How do antidepressants affect our brains?

Olivia Murray details how a combination of factors form the modern antidepressant

Source: Wikimedia Commons

Mental health issues like depression can be some of the most challenging health related problems we can ever face. Those who suffer from depression deserve the best possible treatment and support available. With the number of prescriptions for anti-depressants having risen significantly over the last few decades and 1 in 11 adults in the UK currently being prescribed antidepressants, how do antidepressants actually work?

Depression is often commonly explained as a “chemical imbalance” or a “serotonin deficiency”. In reality, it isn’t that simple and can be associated with a wide range of possible causes ranging from genetic vulnerability, stressful life events, and faulty mood regulation by the brain. Antidepressants increase the activity of certain chemicals in our brain called neurotransmitters, that pass signals from one brain cell to another. Increasing levels of neurotransmitters like serotonin and noradrenaline have been shown to improve mood and emotion, although, this process itself is not fully understood. The basic theory is that keeping levels of these neurotransmitters high could improve communication between the nerve cells and strengthen the circuits in the brain that regulate mood.

The most common types of antidepressants are reuptake inhibitors. Reuptake is the process by which neurotransmitters are naturally reabsorbed back into the nerve cell from the synapse (the space between nerve cells) after being released to send messages between these nerve cells. A reuptake inhibitor, unsurprisingly, inhibits the reuptake of these neurotransmitters back into the nerve cells, so that they temporarily remain in the synapse. Common types of reuptake inhibiting antidepressants are SSRIs (selective serotonin reuptake inhibitors), SNRIs (serotonin and norepinephrine reuptake inhibitors) and NDRIs (norepinephrine and dopamine reuptake inhibitors), which are the most commonly prescribed in the UK.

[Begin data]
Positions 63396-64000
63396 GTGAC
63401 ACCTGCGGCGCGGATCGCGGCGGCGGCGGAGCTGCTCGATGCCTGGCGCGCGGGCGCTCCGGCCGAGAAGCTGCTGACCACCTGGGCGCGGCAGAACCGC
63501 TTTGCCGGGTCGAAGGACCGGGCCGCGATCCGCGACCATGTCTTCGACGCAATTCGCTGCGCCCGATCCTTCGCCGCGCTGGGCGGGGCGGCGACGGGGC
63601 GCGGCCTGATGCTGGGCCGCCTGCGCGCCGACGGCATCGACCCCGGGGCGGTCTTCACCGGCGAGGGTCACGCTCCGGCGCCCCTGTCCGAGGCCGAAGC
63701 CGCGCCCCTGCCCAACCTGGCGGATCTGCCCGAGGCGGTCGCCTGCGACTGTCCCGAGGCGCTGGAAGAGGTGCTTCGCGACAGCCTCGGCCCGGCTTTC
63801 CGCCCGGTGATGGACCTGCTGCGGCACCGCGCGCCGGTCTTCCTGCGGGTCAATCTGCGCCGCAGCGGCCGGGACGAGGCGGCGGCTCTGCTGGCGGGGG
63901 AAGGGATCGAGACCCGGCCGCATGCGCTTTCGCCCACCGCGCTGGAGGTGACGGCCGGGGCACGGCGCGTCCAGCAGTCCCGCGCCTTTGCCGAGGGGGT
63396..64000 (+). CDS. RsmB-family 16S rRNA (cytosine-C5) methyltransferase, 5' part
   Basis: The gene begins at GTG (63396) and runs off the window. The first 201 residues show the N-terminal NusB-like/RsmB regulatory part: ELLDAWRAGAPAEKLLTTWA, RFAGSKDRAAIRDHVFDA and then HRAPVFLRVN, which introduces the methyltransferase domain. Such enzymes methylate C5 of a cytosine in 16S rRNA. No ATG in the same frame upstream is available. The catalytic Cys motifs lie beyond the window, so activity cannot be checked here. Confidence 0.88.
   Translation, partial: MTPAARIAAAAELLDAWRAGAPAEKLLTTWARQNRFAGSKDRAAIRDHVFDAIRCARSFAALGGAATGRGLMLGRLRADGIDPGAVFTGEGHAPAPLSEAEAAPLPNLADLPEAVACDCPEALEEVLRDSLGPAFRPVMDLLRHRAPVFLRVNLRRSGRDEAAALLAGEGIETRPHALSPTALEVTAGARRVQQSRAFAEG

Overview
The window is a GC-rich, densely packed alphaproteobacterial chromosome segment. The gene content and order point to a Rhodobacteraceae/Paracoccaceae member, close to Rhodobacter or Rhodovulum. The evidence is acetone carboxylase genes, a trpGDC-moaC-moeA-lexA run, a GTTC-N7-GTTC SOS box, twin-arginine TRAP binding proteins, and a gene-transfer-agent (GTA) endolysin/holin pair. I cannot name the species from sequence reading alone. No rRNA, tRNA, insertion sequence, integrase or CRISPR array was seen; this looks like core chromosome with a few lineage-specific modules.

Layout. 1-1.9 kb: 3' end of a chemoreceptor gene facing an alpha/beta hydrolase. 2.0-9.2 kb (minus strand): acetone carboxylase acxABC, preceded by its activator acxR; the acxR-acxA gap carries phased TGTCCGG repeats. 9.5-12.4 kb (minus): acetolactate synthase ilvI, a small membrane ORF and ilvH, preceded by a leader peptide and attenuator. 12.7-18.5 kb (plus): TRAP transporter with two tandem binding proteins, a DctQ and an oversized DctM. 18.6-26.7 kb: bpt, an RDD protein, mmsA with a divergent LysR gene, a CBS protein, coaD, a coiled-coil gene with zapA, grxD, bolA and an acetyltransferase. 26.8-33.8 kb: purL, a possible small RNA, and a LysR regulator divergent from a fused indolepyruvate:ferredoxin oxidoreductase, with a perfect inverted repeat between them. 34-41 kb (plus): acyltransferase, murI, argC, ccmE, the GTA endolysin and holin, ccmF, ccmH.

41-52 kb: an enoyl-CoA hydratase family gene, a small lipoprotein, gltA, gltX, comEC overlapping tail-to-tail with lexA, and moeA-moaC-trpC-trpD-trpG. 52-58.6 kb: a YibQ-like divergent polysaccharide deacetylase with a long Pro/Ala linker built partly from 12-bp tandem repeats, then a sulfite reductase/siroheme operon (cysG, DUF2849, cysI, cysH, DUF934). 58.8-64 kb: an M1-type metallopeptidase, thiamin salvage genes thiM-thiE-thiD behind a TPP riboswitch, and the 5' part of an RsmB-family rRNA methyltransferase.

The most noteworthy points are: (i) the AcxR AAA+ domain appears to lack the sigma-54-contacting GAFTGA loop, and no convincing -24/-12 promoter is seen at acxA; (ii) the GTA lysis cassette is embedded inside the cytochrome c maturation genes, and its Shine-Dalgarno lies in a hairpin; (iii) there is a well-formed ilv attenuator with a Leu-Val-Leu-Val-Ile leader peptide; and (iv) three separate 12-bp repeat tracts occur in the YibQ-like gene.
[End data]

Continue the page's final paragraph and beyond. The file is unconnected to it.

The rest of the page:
Other types of antidepressants include tetracyclic and SARI antidepressants. Tetracyclic antidepressants work by stopping neurotransmitters from binding to specific receptors on the nerves, resulting in a build-up of neurotransmitters in the synapse. SARI (Serotonin Antagonist and reuptake inhibitor) antidepressants appear to both prevent the reuptake of serotonin and also prevent serotonin particles from binding at certain undesired receptors, redirecting them to other more beneficial receptors on nerve cells involved in circuits that regulate mood.

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Older types of antidepressants are tricyclics and MAOIs (monoamine oxidase inhibitors); these are much less common as they can result in serious side-effects such as nausea, diarrhoea, low blood pressure, headache, dizziness, difficulty urinating, and insomnia. However, they also happen to be some of the most effective antidepressants and so are only prescribed to people with treatment-resistant depression.

Tricyclics work like reuptake inhibitors, by blocking the reabsorption of serotonin and epinephrine back into the nerve cells. An enzyme called monoamine oxidase is involved in removing the neurotransmitters norepinephrine, serotonin and dopamine from the brain. MAOIs prevent this from happening, resulting in the levels of these neurotransmitters getting a boost.

Patients treated with antidepressants show substantial improvement; however so do those treated with a placebo drug. In 1998, a study of 2318 patients claimed that the placebo effect could be accountable for 75% of the effects of antidepressants. Whether their effect is due the placebo effect, or due to actual neurological effects, antidepressants still produce the desired outcome and seemingly outperform the placebo effect.